But the creation of solutions was always a collaborative thing, and something I would have taken a back seat on.
Where does the writing happen?
Wherever I can squeeze it in. My partner and I share a study; we have desks that face each other. We even shared a table in Cambodia when we were writing in Phnom Penh. I try to write four or five nights and one day a week,; which is the day I’m not working in the day job. I used to write on the tram and train when I was commuting, but because I’ve been reading about how dangerous it is to be sitting down all day, and I have a desk job, I’ve been standing on public transport on the way home, reading rather than writing. I’m a long hand note taker, so I tend to write very first draft stuff in long form and then put it on the computer and then elaborate as I’m going on the computer. So, I’ll write wherever and whenever the mood strikes, really.
I’ve been known to scrawl things with a lip liner on a receipt if I’ve got a really good bit of inspiration.
I do use the computer as a safe for drafting, but I don’t tend to use my devices for taking notes. I think there’s something about the physical act of longhand writing that helps with my imagination, and I’ve always enjoyed writing.
One of the reasons I learned Lao was that I was so attracted to the aesthetics of the Lao alphabet. It’s a beautiful looking alphabet, and it’s phonetic, so once you can read it you can actually speak it. It was invented at a time when the material for writing on was a kind of reed and the material for writing with was a stick, and if you drew any straight lines the stick would break. So, the entire written language doesn’t have any straight lines [in] it, they’re all curled and curlicues, so it’s really beautiful.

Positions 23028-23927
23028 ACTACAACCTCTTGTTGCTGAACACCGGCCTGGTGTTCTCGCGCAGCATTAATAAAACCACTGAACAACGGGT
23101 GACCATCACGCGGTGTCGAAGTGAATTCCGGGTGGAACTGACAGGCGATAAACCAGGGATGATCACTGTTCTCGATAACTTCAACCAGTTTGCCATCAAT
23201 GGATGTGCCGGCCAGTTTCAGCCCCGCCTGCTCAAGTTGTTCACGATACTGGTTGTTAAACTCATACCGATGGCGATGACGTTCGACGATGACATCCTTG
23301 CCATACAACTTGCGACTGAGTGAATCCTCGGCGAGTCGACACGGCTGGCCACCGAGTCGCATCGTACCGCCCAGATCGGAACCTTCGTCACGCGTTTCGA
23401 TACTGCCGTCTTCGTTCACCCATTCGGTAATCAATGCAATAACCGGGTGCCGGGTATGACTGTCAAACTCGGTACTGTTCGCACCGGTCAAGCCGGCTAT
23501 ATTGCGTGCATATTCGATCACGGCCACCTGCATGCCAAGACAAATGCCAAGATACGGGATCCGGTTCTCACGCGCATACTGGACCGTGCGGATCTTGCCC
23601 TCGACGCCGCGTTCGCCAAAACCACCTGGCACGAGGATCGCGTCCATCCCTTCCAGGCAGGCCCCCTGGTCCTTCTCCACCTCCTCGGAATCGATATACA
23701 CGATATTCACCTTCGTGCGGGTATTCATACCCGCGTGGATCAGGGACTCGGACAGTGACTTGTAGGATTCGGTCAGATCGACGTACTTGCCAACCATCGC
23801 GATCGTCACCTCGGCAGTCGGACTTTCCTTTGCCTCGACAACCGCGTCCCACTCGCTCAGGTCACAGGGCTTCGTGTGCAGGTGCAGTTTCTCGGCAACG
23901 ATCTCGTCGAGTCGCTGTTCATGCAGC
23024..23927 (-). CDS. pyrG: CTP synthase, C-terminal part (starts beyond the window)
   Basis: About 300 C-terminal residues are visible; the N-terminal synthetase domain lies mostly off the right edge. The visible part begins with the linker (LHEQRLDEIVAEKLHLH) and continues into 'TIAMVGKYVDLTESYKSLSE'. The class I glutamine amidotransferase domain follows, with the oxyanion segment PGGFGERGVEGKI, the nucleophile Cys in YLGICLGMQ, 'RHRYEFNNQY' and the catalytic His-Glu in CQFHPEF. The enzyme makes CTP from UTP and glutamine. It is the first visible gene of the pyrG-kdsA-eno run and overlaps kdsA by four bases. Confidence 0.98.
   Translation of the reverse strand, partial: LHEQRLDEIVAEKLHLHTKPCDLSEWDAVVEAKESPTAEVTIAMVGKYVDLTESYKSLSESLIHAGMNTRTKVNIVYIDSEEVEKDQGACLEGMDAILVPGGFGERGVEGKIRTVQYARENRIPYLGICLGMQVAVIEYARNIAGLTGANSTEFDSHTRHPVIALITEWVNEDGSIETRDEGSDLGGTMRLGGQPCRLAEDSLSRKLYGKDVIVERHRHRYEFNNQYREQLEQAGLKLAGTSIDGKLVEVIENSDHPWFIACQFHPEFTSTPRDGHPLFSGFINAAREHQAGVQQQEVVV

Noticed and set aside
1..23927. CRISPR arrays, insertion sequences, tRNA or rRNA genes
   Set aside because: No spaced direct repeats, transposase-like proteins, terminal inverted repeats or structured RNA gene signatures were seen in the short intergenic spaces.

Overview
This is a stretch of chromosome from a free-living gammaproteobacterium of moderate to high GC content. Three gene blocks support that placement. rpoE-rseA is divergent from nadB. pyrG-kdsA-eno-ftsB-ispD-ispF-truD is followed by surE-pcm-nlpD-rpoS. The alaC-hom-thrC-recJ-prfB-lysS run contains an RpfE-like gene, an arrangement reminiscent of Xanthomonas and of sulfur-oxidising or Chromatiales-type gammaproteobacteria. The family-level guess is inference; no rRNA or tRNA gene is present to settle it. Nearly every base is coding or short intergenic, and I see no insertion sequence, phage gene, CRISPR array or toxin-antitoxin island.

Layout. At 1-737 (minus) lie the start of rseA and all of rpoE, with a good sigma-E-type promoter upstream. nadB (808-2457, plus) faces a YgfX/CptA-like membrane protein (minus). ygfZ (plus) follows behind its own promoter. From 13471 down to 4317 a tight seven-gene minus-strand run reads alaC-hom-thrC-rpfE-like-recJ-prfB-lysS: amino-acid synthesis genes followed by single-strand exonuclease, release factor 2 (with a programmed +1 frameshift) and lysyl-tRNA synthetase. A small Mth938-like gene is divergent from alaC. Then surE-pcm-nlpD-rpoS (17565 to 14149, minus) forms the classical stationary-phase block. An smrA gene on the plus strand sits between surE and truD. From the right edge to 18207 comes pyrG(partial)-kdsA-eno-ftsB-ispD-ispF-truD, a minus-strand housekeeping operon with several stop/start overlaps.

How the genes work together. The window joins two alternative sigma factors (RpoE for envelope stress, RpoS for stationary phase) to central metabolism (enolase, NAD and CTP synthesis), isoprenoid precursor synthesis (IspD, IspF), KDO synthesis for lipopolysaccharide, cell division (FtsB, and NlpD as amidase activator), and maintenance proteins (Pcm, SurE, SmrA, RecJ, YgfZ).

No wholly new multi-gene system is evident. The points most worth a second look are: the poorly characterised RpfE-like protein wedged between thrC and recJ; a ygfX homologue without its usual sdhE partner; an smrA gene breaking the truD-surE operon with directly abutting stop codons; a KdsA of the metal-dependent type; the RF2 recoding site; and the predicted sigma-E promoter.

How do you maintain your creativity for the Jayne Keeney books when you’ve been out of Thailand for so long now?
That is a really good question. To highlight that I need to go back [to] Behind the Night Bazaar, my first Jayne Keeney novel. In early drafts that I had submitted to publishers, one of the bits of feedback I received was that there’s not enough sights, smells, sounds of Thailand. For people who have read my books and have read the reviews, people always say, ‘this is an incredible evocation of place.’ So a lot of people kind of laugh when I say, “oh, there wasn’t enough sights, smells, and sounds in the first draft”. And I think it was because I was so close to Thailand, and it was my home for eighteen months, I just sort of took things for granted about the place.